It might be a surprise that I place the erosion of hierarchies as one of my top beliefs about workplace learning. In the last several articles, we focused on aspects of the changing workplace and also discussed behaviors that those of us in the learning and development (L&D) role can adopt to help improve our effectiveness. Still, much of this applies to issues we face today and things we can do to improve our products, designs, and our even approach to workplace learning as an organization. It’s just as important, if not more so, to look ahead to how workplace communication and learning channels are evolving.

When I look around, I see that most organizations remain hierarchical. It’s a structure that derives from the evolution of how work became organized in the industrial age.1 Its purpose is ultimately to help produce viable products, whether they’re tangible or knowledge-based (such as in a consultancy). Leadership and guidance start at the top of the hierarchy. Responsibility, accountability, initiatives, and tasks flow downward along organizational lines, ultimately landing in a workgroup.

The hierarchy is commonly represented with the org chart, a two-dimensional block diagram showing the authoritative wiring of the organization.

The hierarchy is commonly represented with the org chart, a two-dimensional block diagram showing the authoritative wiring of the organization.

It’s relatively easy for us to understand the hierarchy of an organization, most commonly represented in the form of an org chart. This two-dimensional block diagram clearly shows the wiring of the organization and the interconnection between layers of manager/direct report relationships. When new organizational responsibilities are assumed, new workgroups are added to the org chart. When responsibilities change, workgroups are realigned or eliminated.

How an organization structures itself largely depends on the nature of its work. A large corporation operating retail outlets worldwide may organize by geographical region, further subdividing as needed into a manageable grouping of locations. A large consulting firm will organize using very different criteria. No matter how an organization structures itself, the most facile communication is often between coworkers within workgroups. These workers share organizational accountabilities and should be incentivized to cooperatively solve their most important problems.

Why the Hierarchy is Evolving

In the hierarchy, work is managed in workgroups. In some cases workers are trained to perform virtually all tasks required of the group with members working as a team. In others, workgroup members have areas of specialization, each performing unique tasks. And in others, particularly for knowledge workers, individuals exercise a high degree of self direction, applying their unique (but often related) skills, knowledge, and expertise to solve problems.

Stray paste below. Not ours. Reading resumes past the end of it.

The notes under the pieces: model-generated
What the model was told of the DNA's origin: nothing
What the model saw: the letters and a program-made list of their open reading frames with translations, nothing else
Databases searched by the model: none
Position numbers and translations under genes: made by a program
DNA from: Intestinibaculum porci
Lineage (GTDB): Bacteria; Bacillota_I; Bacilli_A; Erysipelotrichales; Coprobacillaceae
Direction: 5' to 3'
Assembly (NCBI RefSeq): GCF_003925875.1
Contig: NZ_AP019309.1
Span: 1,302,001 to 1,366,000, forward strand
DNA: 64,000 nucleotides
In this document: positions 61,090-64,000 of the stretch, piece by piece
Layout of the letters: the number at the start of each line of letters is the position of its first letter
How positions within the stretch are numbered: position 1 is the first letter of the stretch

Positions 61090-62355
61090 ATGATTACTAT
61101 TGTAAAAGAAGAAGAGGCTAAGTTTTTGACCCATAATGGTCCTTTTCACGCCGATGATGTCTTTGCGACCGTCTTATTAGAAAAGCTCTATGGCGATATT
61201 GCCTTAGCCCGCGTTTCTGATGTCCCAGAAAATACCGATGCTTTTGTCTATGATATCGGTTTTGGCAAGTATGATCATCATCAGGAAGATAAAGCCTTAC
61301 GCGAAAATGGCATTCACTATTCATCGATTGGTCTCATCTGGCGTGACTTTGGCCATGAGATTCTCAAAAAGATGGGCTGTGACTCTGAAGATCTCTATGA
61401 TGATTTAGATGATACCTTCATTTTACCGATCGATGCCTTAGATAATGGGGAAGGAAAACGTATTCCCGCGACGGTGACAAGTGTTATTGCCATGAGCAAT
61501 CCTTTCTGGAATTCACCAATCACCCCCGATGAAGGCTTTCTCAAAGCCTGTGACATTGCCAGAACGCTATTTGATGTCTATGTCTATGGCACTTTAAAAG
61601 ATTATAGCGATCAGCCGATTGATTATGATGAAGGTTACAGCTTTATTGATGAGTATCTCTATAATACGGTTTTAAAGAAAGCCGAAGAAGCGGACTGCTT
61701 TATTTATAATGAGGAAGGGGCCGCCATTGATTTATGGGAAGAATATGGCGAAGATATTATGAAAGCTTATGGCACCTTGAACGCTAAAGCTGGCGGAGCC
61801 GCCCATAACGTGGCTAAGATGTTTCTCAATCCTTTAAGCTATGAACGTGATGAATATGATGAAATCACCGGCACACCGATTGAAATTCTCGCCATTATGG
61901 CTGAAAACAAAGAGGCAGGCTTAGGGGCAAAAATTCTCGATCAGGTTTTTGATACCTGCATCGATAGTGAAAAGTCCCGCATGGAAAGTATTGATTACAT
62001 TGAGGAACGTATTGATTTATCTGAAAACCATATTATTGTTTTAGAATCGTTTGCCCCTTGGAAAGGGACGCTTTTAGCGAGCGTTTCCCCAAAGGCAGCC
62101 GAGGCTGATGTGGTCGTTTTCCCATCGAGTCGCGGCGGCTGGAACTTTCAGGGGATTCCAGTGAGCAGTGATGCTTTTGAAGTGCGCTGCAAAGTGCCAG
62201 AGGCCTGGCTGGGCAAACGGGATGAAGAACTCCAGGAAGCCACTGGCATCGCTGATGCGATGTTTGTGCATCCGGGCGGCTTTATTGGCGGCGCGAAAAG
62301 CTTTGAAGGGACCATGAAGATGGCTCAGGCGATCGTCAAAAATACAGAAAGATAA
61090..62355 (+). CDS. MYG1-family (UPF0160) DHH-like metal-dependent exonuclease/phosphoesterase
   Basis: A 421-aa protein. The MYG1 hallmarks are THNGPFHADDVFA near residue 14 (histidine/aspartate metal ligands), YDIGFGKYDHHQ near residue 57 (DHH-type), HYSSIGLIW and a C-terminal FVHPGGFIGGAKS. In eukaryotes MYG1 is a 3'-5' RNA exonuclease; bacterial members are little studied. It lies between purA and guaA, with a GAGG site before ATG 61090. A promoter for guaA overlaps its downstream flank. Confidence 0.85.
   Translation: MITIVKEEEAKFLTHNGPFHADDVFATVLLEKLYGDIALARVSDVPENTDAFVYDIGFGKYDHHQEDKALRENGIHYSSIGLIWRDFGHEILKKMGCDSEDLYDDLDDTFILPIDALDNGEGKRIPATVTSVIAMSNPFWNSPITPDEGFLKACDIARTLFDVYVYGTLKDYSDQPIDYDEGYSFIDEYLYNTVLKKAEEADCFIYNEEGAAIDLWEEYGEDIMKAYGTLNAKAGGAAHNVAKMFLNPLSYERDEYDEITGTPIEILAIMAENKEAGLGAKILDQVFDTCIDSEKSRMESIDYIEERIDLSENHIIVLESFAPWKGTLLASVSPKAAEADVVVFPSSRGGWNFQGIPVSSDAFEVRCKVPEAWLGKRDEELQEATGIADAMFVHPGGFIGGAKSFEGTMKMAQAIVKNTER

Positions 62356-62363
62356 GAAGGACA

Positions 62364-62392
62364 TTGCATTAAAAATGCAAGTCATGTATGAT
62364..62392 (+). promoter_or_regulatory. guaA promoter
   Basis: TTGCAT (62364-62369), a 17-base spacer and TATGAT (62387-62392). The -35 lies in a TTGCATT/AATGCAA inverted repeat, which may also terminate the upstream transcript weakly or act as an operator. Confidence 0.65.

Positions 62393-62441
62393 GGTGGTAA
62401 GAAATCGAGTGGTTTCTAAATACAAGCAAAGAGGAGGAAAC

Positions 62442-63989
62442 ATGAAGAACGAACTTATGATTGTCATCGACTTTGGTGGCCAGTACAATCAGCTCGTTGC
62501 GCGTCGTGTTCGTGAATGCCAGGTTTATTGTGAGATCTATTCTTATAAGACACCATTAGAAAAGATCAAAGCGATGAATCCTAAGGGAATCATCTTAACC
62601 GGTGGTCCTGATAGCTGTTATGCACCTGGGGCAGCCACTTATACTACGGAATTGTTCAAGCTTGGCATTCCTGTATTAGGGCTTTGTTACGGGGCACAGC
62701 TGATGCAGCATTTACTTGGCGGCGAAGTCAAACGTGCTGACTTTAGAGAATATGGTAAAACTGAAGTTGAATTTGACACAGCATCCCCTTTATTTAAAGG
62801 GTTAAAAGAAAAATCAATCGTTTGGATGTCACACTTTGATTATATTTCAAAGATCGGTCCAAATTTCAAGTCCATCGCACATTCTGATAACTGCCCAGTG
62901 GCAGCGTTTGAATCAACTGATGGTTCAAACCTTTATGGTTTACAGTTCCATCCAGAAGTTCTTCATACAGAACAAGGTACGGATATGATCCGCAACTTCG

Exploring just a few of the connections between workers across the larger organization becomes complex. The full structure of such interconnections defies two-dimensional representation.

Whether a workgroup consists of individuals with common expertise or having widely dissimilar backgrounds, its members have many interests. Workers naturally forge personal and professional relationships with others across the larger organization. These connections can be strong, especially for knowledge workers who need to collaborate to solve problems. If we explore such connections for every employee in the organization, the resulting structure becomes complex and multidimensional. It defies two-dimensional representation and begins to look more network-like, more like a wirearchy as described by Jon Husband:

The wirearchy is, “a dynamic two-way flow of  power and authority, based on knowledge, trust, credibility and a focus on results, enabled by interconnected people and technology”.2

1024px-Computerplatine_Wire-wrap_backplane_detail_Z80_Doppel-Europa-Format_1977While the hierarchy and wirearchy are fundamentally different organizing principles, Harold Jarche suggests a path from one to the other: “This can be the first step in developing a wirearchy: giving explicit permission to engage in social networks and bypassing, or even obsolescing, the formal communications structures.”3 In fact, the flow of information along networked, wirearchy-like paths has already been realized within organizations and is not a future state. The strength of individual connections, and the extent to which knowledge flows between workers in different workgroups, depends largely on the work of the organization, its culture, and available communication channels. In workplaces consisting largely of knowledge workers, that flow can be strong. However, it is power and authority that are exchanged across the workplace network in a true wirearchy, not only knowledge. And certainly interconnected knowledge workers do exchange power and authority in the form of  yielding and exerting influence. This is the economy of a network.

Conventional communication channels, such as face-to-face meetings, email, and the telephone, have thus far supported the evolution of wirearchy-like structures within the workplace hierarchy. Deploying modern social media inside the workplace, if used naturally  in the flow of work, will only catalyze this evolution. Organizations must acknowledge this and develop new ways to support these internal networks to do important work. In this way, the organization can become (as Harold Jarche says) more flexible and able to respond faster to change.

How Does This Affect Learning and Development?